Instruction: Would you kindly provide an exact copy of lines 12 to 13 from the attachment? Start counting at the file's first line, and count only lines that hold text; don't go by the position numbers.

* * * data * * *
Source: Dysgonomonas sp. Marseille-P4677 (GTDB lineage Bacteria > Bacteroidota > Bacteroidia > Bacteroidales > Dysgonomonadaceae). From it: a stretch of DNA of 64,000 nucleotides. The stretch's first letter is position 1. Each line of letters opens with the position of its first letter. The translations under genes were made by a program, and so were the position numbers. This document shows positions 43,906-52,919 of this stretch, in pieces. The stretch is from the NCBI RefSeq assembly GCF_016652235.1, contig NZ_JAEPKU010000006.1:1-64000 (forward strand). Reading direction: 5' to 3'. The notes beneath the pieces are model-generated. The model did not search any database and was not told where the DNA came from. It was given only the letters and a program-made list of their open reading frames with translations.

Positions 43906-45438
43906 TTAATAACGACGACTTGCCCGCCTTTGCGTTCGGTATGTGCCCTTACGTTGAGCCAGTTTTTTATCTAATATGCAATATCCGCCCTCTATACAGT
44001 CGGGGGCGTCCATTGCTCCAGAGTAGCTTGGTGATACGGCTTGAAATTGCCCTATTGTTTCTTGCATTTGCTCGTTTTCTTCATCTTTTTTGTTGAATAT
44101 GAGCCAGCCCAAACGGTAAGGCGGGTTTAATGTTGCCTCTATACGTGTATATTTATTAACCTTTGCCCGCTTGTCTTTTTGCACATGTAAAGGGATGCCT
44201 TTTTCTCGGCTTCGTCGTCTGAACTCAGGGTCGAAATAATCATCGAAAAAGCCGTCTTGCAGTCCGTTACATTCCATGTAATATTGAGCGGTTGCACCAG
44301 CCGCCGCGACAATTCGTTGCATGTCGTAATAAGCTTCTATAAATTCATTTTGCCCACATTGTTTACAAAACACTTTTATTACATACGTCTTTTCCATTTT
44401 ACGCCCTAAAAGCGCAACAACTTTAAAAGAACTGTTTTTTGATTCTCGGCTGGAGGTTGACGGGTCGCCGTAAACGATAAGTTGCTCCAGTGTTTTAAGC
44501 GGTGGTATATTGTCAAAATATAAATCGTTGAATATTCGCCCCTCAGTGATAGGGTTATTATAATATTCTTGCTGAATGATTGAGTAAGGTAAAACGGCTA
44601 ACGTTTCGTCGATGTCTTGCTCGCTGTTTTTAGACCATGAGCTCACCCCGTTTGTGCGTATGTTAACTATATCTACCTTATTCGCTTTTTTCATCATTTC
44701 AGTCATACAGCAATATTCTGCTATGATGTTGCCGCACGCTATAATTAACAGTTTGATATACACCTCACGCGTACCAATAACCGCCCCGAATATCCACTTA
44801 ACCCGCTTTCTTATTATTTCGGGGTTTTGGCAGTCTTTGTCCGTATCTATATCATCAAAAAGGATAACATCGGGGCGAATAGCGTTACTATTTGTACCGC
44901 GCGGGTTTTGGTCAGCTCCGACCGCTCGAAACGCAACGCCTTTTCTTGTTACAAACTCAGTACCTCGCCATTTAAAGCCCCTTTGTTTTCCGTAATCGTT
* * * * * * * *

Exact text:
44801 ACCCGCTTTCTTATTATTTCGGGGTTTTGGCAGTCTTTGTCCGTATCTATATCATCAAAAAGGATAACATCGGGGCGAATAGCGTTACTATTTGTACCGC
44901 GCGGGTTTTGGTCAGCTCCGACCGCTCGAAACGCAACGCCTTTTCTTGTTACAAACTCAGTACCTCGCCATTTAAAGCCCCTTTGTTTTCCGTAATCGTT